“Hit the Road, Jack”…

“Hit the Road, Jack”: HMRC win case on self employed lorry drivers

Those who work in the road haulage industry will be well used to engaging with self employed lorry drivers (or indeed being such a person). Obviously such drivers are not on a business’s payroll and do not have PAYE and NIC collected like employees.

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However, HMRC have just won a case to say that “labour only “ lorry drivers were employees NOT independent contractors and should have been subject to PAYE and NIC.

The business which lost against HMRC was a transport business which provided haulage services, run by Mr Dhillon.  It had a pool of potential drivers of its lorries. The drivers did NOT provide their own lorries so were “labour only” (which is perhaps a critical difference between this case and other engagements).  There were no written contracts between the business and its drivers. Mr Dhillon would be told by his customers how many lorries were needed for deliveries and where the loads needed to be transported and Mr Dhillon would then contact drivers from a pool of named individuals and offer them a particular delivery job. They were paid a fixed amount per shift if they accepted, and if they refused Mr Dhillon would ask the next person on his list. Drivers on the list could work for other people and could remove themselves from the list without any notice period.  Interestingly, (but still not enough to convince the Tribunal), a driver who accepted Mr Dhillon’s offer of a delivery job could substitute his services for those of another driver (as long as the second driver was “okayed” by Mr Dhillon’s customer). If this happened Mr Dhillon would pay the original driver the agreed fixed fee and the original driver would then pay his substitute by personal agreement between themselves.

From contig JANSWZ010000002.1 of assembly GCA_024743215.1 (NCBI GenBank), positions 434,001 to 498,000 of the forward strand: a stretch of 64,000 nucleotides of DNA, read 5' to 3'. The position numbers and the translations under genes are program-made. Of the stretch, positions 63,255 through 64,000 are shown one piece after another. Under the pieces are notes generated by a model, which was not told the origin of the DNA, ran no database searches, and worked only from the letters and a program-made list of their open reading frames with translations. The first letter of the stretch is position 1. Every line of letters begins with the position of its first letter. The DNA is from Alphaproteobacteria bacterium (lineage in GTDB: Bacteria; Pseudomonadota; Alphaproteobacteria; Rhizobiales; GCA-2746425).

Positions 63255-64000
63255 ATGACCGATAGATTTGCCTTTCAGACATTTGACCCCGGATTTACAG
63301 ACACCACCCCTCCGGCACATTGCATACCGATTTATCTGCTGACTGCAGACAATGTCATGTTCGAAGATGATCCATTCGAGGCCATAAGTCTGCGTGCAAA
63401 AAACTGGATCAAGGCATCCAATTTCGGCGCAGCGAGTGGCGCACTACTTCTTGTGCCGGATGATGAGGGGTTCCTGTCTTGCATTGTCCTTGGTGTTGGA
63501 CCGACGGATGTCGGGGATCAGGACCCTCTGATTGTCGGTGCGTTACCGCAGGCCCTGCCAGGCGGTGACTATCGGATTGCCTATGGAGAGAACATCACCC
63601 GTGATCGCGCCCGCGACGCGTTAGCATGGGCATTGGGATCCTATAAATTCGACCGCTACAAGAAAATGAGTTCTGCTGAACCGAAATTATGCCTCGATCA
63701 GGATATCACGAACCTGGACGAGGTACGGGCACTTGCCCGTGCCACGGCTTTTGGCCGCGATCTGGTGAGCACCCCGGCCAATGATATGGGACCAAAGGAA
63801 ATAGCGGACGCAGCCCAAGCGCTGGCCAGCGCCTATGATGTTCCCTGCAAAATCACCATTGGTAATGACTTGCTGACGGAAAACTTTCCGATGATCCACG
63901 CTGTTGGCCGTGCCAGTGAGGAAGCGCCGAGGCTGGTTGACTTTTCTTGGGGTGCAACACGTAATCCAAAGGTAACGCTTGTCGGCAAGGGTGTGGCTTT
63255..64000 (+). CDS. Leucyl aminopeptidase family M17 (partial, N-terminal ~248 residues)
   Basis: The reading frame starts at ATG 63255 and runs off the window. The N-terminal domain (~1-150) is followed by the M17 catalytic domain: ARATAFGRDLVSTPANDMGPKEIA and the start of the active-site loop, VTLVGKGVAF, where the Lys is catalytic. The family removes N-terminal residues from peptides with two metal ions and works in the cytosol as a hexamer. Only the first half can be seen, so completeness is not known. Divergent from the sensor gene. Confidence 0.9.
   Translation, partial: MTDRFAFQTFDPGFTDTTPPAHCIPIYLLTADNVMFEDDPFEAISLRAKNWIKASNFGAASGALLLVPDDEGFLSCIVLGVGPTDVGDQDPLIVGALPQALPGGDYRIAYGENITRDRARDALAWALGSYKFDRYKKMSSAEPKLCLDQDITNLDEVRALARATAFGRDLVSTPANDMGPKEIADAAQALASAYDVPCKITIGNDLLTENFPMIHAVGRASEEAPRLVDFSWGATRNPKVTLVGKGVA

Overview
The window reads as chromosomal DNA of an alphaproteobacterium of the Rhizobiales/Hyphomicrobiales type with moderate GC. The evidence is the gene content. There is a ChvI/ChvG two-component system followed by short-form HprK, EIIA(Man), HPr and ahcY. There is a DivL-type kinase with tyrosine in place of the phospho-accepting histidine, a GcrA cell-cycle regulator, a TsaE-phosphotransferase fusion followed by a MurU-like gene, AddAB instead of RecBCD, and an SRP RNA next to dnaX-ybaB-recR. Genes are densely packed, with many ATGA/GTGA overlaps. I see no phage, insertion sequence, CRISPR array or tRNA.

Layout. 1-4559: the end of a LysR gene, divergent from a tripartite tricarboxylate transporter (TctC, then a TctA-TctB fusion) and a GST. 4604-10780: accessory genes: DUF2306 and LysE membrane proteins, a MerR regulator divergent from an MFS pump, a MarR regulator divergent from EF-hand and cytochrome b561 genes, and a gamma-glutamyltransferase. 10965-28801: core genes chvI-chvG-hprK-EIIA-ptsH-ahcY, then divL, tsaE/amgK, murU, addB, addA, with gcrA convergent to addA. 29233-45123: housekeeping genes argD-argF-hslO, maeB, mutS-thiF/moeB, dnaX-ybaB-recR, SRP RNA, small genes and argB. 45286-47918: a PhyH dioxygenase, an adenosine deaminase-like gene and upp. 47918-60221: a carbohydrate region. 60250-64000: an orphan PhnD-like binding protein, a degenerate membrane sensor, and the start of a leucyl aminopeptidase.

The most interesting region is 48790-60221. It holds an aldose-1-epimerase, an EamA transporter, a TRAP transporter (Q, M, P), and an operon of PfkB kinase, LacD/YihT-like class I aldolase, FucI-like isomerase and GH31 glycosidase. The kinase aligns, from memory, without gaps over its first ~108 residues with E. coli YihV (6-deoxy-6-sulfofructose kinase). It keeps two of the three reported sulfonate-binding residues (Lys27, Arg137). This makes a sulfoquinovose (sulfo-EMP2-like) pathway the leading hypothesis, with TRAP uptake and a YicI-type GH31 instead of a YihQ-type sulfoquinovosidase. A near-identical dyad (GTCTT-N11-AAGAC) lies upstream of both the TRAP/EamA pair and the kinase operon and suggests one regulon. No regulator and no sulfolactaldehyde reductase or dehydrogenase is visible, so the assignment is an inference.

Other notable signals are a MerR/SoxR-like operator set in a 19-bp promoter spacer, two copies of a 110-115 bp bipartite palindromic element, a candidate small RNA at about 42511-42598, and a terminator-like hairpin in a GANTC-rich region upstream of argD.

As is quite usual in status cases, the facts did not consistently point in one direction. The fact that the drivers operated without supervision and had a right to substitute other drivers in their place pointed to self-employment.  But there was a lack of evidence that the drivers were in business on their own account, and quite prescriptive rules for the performance of the deliveries imposed by the business pointed to employment.

Overall, it was held that there was no evidence that the drivers were running their own businesses (with the risk, rewards and trappings associated with that); that the terms the drivers chose to accept (or not) were non-negotiable; and that Mr Dhillon was clearly “the boss” in the relationship (with a traditional master/servant employer/employee relationship).  The Tribunal concluded that the drivers were essentially employed ‘day labourers’ and HMRC won the case.

The case was clearly fact specific (and not all engagements will have these facts) and it may be appealed so ultimately the decision in HMRC’s favour may be overturned.  But employment status is a very grey area and one which is lucrative for HMRC so they may, in the meantime, take this case as an excuse to challenge more lorry driver situations.  It is therefore well worth looking over your own arrangements, reviewing the situation and seeing if your own drivers are correctly treated OR if anything can be done to strengthen the case for self employment rather than employment.

There is an HMRC self employment “tool” available online called the Employment Status indicator (ESI).  This can be used to input the facts of an engagement and it will give a decision as to whether the engagement should be treated as employed or self employed.  Bear in mind it is biased towards certain factors on which HMRC place perhaps unduly heavy regard, which may skew the end result.  But if the ESI tool concludes that the engagements you are reviewing are self employed (not employed) it can be printed off and keep as contemporaneous evidence that you have treated the engagement correctly which will be vital in a dispute with HMRC.  You can also use it to get a feel for what needs to change with an engagement in order for it to be clearly self employed, which can also be useful.

If you have any queries or concerns about the above, please contact Dean Johnston or Kathryn Brown on 01228 530913.

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